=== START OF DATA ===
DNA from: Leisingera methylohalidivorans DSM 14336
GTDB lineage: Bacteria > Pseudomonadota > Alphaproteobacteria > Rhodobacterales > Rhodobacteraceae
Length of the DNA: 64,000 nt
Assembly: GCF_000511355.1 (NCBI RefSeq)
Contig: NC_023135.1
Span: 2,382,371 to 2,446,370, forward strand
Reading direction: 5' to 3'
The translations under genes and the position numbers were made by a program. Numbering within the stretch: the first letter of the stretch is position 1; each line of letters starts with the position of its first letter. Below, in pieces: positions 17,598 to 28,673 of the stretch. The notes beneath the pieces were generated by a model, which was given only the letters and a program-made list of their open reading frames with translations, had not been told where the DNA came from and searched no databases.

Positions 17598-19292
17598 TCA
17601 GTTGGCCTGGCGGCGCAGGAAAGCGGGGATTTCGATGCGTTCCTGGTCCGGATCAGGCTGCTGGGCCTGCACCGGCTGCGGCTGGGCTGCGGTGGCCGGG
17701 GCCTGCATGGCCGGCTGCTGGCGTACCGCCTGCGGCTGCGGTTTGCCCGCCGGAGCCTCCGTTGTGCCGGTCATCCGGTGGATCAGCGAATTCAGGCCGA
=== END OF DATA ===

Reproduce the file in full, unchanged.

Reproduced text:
DNA from: Leisingera methylohalidivorans DSM 14336
GTDB lineage: Bacteria > Pseudomonadota > Alphaproteobacteria > Rhodobacterales > Rhodobacteraceae
Length of the DNA: 64,000 nt
Assembly: GCF_000511355.1 (NCBI RefSeq)
Contig: NC_023135.1
Span: 2,382,371 to 2,446,370, forward strand
Reading direction: 5' to 3'
The translations under genes and the position numbers were made by a program. Numbering within the stretch: the first letter of the stretch is position 1; each line of letters starts with the position of its first letter. Below, in pieces: positions 17,598 to 28,673 of the stretch. The notes beneath the pieces were generated by a model, which was given only the letters and a program-made list of their open reading frames with translations, had not been told where the DNA came from and searched no databases.

Positions 17598-19292
17598 TCA
17601 GTTGGCCTGGCGGCGCAGGAAAGCGGGGATTTCGATGCGTTCCTGGTCCGGATCAGGCTGCTGGGCCTGCACCGGCTGCGGCTGGGCTGCGGTGGCCGGG
17701 GCCTGCATGGCCGGCTGCTGGCGTACCGCCTGCGGCTGCGGTTTGCCCGCCGGAGCCTCCGTTGTGCCGGTCATCCGGTGGATCAGCGAATTCAGGCCGA